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After Coal: Reclaiming Abandoned Mine Lands for What’s Next

Adam Wells

The booms and busts of the coal economy have been a way of life in Appalachia for nearly a hundred years. Despite promises that it will rise again, many in central Appalachia see the writing on the wall.

In the first part of our series, Robbie Harris takes us to Norton, Virginia where abandoned mines dominate the landscape, begging the question…what’s next?

When you arrive in the city of Norton Virginia, right in the center of town you see a huge curved wall: neat blocks of engineered stone that appear to be holding up the side of a mountain.

On my tour of the Virginia city, Adam Wells, an economic development specialist with Appalachian Voices, says they call it the ‘Great Wall of Norton.’

Near the Tennessee border, Norton is full of tall mountains and deep hollows, places where coal is still being mined and where it once was.

“There used to be a highwall here and big rocks were becoming dislodged from the wall and rolling down into traffic,” Wells says.

“This is the way kids would walk to school and so it this was very dangerous.”

Credit Adam Wells
A Highwall in Norton

A highwall is what’s left standing after the entire side of one of these mountains is blasted away to reveal a coal seam. The great wall of Norton was shored up thanks to a combination of state and federal funds.

But driving around the outskirts you see highwalls that remain just as they were left: exposed layers of rock, sand and clay in hues of pinks and grays to orange and rust shifting in the changing light. At first glance you might mistake them for those breathtaking natural cliffs you see along rivers, but on closer inspection, they’re too perfect to be natural.

Wells explains, “Highwalls were created through bench and augur mining, which is pretty prevalent in the 60s and 70s where a road bench was cut into the mountain and taken out like a piece of pie. You can see right here, the wedge was never put back so there’s a pretty vertical, man made cliff.”

It wasn’t until 1977 that coal companies were required by law to clean up their mines when they close them. The Surface Mining Control and Reclamation Act of 1977, known as SMCRA, levies a fee on coal companies for each ton they mine today, to help clean up the orphan mines. But it’s a different story for mines abandoned before that.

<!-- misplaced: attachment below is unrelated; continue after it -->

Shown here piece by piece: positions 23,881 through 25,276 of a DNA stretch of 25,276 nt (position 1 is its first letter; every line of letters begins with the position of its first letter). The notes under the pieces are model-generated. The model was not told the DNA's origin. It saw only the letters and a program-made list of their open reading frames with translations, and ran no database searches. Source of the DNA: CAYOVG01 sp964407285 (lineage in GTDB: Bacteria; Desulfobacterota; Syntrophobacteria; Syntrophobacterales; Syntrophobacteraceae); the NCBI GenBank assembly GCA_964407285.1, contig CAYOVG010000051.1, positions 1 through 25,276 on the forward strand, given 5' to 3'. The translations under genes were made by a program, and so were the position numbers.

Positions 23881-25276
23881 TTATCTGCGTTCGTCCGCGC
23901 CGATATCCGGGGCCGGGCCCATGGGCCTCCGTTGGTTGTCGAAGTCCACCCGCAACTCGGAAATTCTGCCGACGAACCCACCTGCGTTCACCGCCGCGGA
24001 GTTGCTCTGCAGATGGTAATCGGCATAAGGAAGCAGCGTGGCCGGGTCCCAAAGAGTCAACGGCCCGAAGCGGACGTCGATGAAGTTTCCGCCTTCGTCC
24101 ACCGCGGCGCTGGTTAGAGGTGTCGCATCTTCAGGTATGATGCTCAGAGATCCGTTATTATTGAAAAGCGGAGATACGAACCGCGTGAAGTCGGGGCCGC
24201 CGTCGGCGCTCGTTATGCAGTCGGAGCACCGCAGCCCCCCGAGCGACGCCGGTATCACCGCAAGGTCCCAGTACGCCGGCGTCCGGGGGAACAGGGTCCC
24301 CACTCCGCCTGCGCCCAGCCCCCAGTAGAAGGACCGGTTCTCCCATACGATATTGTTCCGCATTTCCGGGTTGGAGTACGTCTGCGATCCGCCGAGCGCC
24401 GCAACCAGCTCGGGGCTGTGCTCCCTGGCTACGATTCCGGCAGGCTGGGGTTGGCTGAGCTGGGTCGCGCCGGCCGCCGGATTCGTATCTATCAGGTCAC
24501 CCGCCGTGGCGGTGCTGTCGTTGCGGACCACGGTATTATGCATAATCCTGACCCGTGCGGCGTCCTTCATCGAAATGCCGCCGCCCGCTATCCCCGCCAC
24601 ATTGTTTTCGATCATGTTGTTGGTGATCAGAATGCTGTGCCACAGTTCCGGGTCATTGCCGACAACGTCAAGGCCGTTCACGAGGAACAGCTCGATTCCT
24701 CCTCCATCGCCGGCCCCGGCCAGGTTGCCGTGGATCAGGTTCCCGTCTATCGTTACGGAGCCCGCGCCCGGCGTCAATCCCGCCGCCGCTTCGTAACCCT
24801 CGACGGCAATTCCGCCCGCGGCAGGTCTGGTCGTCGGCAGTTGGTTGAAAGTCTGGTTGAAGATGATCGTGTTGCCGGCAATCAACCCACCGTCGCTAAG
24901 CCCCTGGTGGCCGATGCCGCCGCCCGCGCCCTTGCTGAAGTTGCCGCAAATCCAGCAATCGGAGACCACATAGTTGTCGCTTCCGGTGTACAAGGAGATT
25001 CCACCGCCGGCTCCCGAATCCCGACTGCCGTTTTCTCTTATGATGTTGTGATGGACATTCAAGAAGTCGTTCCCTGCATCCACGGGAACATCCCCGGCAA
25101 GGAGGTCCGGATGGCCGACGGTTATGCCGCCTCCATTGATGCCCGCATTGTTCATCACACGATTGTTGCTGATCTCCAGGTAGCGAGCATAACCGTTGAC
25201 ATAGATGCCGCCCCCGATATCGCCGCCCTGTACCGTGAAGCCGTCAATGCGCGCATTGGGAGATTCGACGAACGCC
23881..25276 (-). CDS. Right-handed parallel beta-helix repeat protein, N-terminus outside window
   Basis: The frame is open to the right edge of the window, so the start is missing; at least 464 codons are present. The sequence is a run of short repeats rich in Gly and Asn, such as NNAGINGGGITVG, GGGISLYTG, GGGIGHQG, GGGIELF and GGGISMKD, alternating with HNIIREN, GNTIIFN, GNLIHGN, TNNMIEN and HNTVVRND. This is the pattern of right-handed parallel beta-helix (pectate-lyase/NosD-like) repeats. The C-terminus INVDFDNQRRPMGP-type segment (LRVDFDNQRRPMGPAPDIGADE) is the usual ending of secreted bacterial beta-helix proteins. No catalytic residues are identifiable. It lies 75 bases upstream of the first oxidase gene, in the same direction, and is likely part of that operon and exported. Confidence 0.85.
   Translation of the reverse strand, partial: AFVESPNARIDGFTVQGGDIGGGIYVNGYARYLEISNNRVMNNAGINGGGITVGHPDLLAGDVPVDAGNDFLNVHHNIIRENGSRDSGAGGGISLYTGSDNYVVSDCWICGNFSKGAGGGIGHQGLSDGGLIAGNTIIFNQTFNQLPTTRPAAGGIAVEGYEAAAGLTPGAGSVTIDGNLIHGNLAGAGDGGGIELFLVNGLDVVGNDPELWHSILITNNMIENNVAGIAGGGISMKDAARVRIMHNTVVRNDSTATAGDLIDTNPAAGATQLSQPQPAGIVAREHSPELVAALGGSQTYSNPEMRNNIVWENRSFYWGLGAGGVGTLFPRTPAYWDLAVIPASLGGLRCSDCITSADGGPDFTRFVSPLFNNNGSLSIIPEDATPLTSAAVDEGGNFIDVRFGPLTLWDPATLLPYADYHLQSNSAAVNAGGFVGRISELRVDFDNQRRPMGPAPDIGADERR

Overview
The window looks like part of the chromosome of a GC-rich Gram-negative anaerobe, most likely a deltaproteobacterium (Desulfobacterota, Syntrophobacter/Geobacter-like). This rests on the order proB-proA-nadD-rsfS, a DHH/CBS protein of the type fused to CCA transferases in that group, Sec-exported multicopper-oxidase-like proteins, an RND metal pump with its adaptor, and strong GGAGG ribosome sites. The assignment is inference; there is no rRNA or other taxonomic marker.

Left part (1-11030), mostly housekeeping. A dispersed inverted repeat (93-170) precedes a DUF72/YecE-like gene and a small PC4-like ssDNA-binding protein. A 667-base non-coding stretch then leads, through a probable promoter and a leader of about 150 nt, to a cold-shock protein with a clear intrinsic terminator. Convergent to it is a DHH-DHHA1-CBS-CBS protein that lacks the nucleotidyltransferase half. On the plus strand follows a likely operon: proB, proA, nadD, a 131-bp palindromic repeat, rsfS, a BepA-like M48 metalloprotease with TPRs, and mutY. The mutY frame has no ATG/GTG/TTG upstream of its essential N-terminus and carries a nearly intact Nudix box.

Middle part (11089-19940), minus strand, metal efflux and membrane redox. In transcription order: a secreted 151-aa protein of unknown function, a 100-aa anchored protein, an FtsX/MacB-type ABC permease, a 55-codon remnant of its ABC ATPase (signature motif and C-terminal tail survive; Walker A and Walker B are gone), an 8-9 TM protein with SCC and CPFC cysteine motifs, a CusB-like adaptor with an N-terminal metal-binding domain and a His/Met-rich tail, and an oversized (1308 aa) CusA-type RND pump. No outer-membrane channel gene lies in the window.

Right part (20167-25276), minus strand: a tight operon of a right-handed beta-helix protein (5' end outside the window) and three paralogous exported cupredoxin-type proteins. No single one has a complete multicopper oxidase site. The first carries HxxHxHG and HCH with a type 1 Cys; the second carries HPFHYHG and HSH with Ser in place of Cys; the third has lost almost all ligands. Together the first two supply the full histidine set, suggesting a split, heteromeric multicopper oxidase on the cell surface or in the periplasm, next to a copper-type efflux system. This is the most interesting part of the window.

Gerald Collins owns a coal mining services company in Wise County. He says, “so you’ve got a huge amount of pre SMCRA mining, abandoned mine land in Virginia right now. That total is a little over 50,000 acres.” 

That’s because back then, there were no laws requiring mine owners to clean up after themselves. So Collins says they didn’t.

Credit Courtesy of Richard Davis
Massive piles of coal refuse, called 'gob' (Garbage of Bituminous Coal), on Tipple Hill in Norton sometime in the 1920s. Near where modern-day US Routes 23 and 58 run. A Dairy Queen currently occupies this location, and some gob piles still remain.

“You have to keep in mind, back then, their needs were different. They were just trying to survive. Even going into the early 60s you had what were called ‘truck mines.’ Those were very small, mom-and-pop operations that went to a site and mined coal as far as they could mine it at that particular site.”

But today, decades after SMCRA clean-up-rules were enacted, abandoned mine lands in Virginia remain just that.

There are still many abandoned mines, but not enough money in the clean-up fund. 

But what about post-SMCRA mines, the ones since 1977 that their owners are required to clean up and reclaim?

Wells points to another highwall on our tour: “...and here’s ‘reclaimed’ mine land.  You can see the valley fill and their efforts to re-create a stream.”

A stream that was destroyed by strip mining is now a listless trickle of water wending its way among rocks arranged in patterns not found in nature.

Wells continues, “Humans cannot create an Appalachian stream.  It’s just not possible.”

Maybe not, but at the same time Wells is convinced that the only way to get beyond the practices of the past in coal country is to create a new economy, literally, atop the old.

Robbie Harris is based in Blacksburg, covering the New River Valley and southwestern Virginia.